What is a Glycolic Peel?

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  • Written By: Alison Faria
  • Edited By: Jenn Walker
  • Last Modified Date: 19 September 2019
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A glycolic peel is a chemical peel that can reduce fine lines, soften rough skin, dry out blemishes, and lighten irregular pigmentation. There are natural fruit acids in a glycolic peel that can help to unclog pores and remove dead skin. During a glycolic peel procedure, the damaged top layer of the skin is removed to reveal healthier skin underneath. These peels can be applied on the face, chest, neck, or hands.

If a person is interested in having this skin treatment done, he or she should keep several things in mind. The procedure can be done in a spa setting or at home, but many people choose the former. Those who experience frequent cold sores generally avoid this treatment because they might suffer an adverse reaction, usually in the form of swelling. People who suffer from rosacea should only leave on the glycolic acid for about five minutes, after which time the area usually must be treated with a neutralizing agent.

People who have suffered sun or tanning damage sometimes get a glycolic peel. When skin has been exposed to prolonged amounts of ultraviolet (UV) light, those can trigger the production of melanin cells. Freckles and moles are the common results. A glycolic peel treatment permeates skin layers to break up the melanin cells and restore even skin tone.


The glycolic acid itself is primarily made up of sugar, the smallest molecule particle in the alpha hydroxy family. This allows the acid to penetrate the skin layers quickly for treatment. Procedures generally take about 30 minutes to complete. While one procedure might be enough for some people, others might have more over a period of several months to treat more severe skin conditions.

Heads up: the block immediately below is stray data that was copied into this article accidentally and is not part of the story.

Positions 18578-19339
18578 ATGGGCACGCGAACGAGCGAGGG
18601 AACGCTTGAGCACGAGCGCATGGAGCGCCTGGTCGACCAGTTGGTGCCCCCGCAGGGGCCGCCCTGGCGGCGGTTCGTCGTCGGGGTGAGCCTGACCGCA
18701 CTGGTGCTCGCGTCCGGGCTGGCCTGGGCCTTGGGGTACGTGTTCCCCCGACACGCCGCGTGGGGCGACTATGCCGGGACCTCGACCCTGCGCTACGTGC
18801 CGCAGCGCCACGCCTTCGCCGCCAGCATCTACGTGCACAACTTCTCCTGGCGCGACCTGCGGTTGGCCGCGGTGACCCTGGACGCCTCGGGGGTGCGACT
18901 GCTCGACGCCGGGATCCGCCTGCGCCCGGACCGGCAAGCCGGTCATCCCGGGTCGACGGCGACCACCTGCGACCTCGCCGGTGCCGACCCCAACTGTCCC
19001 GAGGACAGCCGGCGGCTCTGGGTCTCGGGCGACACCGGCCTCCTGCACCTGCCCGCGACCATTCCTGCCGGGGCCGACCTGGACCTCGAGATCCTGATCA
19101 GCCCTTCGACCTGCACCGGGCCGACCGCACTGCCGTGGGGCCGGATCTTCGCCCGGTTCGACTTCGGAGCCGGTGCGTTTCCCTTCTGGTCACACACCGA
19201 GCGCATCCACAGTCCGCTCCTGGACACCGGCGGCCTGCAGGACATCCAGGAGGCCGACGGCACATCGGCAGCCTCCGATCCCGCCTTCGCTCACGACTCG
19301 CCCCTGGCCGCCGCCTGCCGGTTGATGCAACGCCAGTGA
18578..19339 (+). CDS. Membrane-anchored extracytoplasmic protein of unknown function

Treatment procedures usually begin by thoroughly cleansing the skin of any lotions or makeup. A thin coat of glycolic acid is then typically applied to the desired area. Areas to avoid include the eyes, mouth, and nostrils. Slight burning sensations might initially be experienced, but should gradually subside. If a person has sensitive skin, the acid should only be left on for about 10 minutes. Otherwise, the acid is typically left on for 15 minutes.

Once a sufficient amount of time has elapsed, the acid is typically washed off with cool water. Dry gauze is then submerged in a glycolic neutralizing solution and applied to the treated area. Many people go about their usual routine after the procedure, but they typically wear sunscreen and moisturizer for added protection.


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Post 2

@Azuza - Glycolic facial peels are considered to be a fairly gentle kind of chemical peel. I know a retinoic acid peel is one of the stronger kinds so that may be what your friend had done.

I'm starting to notice some fine lines and wrinkles so I'm considering having a glycolic peel done. I do have a few reservations about it so I'm definitely going to go with one of the less harsh types of peel. I think a glycolic peel might make a good choice for me.

Post 1

I'm a little bit afraid of chemical peels. An acquaintance of mine had a chemical peel done and her skin looked so awful right after that she didn't leave the house for a week! I'm not sure what kind of chemical peel she had done though, so it might not have been the glycolic face peel.

Does anyone know if glycolic peels are somewhat gentle as far as chemical peels go?

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